A 200A rated panelboard (load center) has wiring space on each side that measures 4 inches wide by 4 inches deep. The total length of the wiring space on each side is 36 inches. Three individual splices that each consists of two 4/0 AWG THHN/THWN insulated conductors are connected by split-bolt connectors are located on one side of the panelboard in the wiring space. Each split bolt connector is about 1.5625 square inches (2 cubic inches). Does the NEC permit these splices in the wiring space area of a panelboard? If they are, do they comply with the NEC requirements for splices in enclosures?
A) Yes, No
B) Yes, Yes
C) No, No
D) No, Yes
Explanation: In 312.8 the NEC prohibits the use of enclosures for switches or overcurrent devices as junction boxes, auxiliary gutters, or raceways for conductors that feed through or tap off to other switches or overcurrent devices, unless adequate space for this purpose is provided.
The conductors shall not fill the wiring space at any cross section to more than 40% of the cross-sectional area of the space, and the conductors, splices and taps shall not fill the wiring space at any cross section to more than 75% of the cross-sectional area of that space.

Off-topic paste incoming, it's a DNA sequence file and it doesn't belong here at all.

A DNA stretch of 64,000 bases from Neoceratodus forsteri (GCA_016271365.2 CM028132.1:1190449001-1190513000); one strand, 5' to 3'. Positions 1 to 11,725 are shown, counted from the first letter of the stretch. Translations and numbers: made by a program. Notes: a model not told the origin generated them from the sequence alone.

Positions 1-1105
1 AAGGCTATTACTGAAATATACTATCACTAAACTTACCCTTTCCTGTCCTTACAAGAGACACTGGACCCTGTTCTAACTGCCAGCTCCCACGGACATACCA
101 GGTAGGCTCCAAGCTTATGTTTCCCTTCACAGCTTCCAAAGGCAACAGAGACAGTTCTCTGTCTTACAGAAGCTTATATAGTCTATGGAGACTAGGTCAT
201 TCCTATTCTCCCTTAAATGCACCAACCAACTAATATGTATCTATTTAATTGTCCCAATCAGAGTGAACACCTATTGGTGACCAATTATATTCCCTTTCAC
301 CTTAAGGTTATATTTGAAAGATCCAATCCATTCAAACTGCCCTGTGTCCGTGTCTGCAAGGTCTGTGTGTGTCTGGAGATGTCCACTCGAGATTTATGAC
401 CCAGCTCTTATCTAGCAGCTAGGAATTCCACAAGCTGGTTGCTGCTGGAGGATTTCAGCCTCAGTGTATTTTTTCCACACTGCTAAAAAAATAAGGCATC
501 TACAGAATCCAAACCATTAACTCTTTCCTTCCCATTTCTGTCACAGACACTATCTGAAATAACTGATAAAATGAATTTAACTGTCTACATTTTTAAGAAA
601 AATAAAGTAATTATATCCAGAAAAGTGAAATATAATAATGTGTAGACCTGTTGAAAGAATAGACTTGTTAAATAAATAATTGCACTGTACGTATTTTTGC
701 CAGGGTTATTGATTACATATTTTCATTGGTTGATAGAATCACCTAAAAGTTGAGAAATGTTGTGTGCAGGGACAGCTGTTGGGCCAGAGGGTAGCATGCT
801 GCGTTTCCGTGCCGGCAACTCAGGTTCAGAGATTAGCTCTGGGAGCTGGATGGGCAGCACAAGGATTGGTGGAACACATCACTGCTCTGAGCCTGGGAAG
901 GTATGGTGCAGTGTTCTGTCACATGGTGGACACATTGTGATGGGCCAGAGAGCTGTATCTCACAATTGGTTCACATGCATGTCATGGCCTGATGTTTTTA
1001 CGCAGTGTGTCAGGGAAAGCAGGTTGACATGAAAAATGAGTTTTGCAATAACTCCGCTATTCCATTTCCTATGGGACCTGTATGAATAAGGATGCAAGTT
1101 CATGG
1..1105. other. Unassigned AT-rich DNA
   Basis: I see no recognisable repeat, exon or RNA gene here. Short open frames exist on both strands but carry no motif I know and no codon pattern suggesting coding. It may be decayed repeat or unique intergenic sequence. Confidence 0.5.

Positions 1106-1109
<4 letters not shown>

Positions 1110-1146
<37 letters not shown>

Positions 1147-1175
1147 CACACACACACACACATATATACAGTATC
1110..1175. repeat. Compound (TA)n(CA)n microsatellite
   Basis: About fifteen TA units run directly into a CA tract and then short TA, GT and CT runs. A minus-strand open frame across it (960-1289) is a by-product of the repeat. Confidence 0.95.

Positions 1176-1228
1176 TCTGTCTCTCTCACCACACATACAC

Step 1. Wiring space on both side is 36 inches long by 4 inches wide by 4 inches deep. Disregarding the 36 inch length for this calculation, it's 16 square inches at any cross-sectional area (4 in. x 4 in. = 16 sq. in.). Seventy-five percent of 16 is 12 square inches of useable space. Forty percent of 16 is 6.4 square inches.
Step 2. Calculate the square inch area of #4/0 AWG THHN/THWN insulated conductors, which, according to Chapter 9, Table 5, is 0.3237 square inches. The total area of the conductors for each splice would be 0.6474 square inches (2 x 0.3237 sq in. = 0.6474 sq in.). Add to that the area of a split bolt connector, which for two 4/0 AWG conductors is estimated to be 1.5625 square inches, for a total of 2.2099 square inches per splice. Therefore, the total for all three splices would be 6.6297 square inches.
Even if all three splices were made in a very tight area, according to this calculation, there's adequate space, because 6.6297 is approximately 41% full. Up to 75% full is permitted. Therefore, this example is Code-compliant.
Owen is the owner and president of National Code Seminars and the holder of master electrician certifications in 46 states.